The primary dynamic factor in this particular discussion was the "very potent negative-tilt upper trough" There are a number of interesting and somewhat conflicting trends in that type of activity. This paper http://stratus.ssec.wisc.edu/papers/key-chan_cyclones_grl1999.pdf shows an increase in upper low frequency in spring in midlatitudes worldwide, but it varies by location as shown here http://citeseerx.ist.psu.edu/viewdoc/download?doi=10.1.1.143.290&rep=rep1&type=pdf with a small downward trend in surface cyclone frequency over the N central and NE US from 1980 to 2006

    An trend resulting from the increase in low level moisture that you mentioned is most likely to show up as an increase in rainfall intensity : http://journals.ametsoc.org/doi/abs/10.1175/2010JHM1229.1 rather than violent weather which has other more important factors behind it.
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  31. My citeseer link above seems to be incomplete (uses cookies maybe?) Try this instead http://acmg.seas.harvard.edu/publications/leibensperger2008.pdf (see fig 4 and note that the surface cyclones are quite often reflected from the upper lows and should have similar trends.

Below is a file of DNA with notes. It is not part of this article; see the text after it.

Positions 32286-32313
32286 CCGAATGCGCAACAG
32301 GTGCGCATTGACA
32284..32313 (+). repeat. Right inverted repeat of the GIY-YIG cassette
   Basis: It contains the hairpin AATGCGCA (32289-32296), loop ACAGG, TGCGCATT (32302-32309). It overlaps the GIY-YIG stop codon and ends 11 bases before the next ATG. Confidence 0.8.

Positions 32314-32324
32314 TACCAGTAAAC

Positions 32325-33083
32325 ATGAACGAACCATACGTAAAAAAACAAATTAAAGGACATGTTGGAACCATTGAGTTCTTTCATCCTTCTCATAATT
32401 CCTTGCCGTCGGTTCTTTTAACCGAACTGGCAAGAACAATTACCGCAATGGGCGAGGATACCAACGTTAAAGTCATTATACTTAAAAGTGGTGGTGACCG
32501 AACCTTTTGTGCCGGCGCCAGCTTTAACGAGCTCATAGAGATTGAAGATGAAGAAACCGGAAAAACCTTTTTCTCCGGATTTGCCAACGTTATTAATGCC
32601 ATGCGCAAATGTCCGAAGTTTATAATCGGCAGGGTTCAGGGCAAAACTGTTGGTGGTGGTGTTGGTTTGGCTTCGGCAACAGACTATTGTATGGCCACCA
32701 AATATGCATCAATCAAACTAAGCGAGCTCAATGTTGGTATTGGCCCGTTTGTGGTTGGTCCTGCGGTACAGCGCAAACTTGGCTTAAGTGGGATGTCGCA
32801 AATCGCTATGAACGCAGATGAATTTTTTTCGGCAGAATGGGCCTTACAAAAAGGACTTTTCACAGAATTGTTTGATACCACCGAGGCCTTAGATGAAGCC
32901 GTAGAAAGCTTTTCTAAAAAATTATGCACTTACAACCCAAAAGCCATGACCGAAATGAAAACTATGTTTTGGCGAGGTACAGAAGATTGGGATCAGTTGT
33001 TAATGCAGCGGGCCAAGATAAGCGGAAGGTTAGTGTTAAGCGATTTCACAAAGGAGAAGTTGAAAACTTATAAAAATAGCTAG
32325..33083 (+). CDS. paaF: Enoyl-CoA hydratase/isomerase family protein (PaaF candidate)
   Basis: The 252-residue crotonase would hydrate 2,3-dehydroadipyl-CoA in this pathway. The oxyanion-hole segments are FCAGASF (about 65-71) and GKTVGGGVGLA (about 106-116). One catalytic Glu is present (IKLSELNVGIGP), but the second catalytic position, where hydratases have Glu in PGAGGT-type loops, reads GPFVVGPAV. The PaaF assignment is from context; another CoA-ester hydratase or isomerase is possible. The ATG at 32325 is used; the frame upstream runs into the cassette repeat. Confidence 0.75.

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  32. Eric @30,

    Sorry, while I agree with some of what you are saying. A careful review of the papers I provided at 27 and 29 and the literature on severe storms (something that I happen to be very familiar with) is not consistent with what you are saying in your post.

    I am busy now, but will post on this as soon as possible.
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  33. I will look forward to reading that. Crook is interesting, he analyzes and simulates two cases: 1) "This convergence line developed as a cold air surge, forced by previous convection over the Rocky Mountains, propagated eastward, and encountered the low-level southeasterlies over the Plains." 2) Around 1550 LT, several convective storms developed as a low level wind surge moved up from the south and strengthened the convergence line."

    But then he had difficulty initiating convection in his simulations. He blames measurement and initial conditions to deflect the blame from where it properly lies, the fidelity, scale and even chaotic physics of his model. He seems quite willing to downplay the horizontal forcing that he acknowledged and focus only on vertical forcing perhaps triggered with a few well placed horizontal temperature anomalies. His simulation results are not very convincing.
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  34. Eric,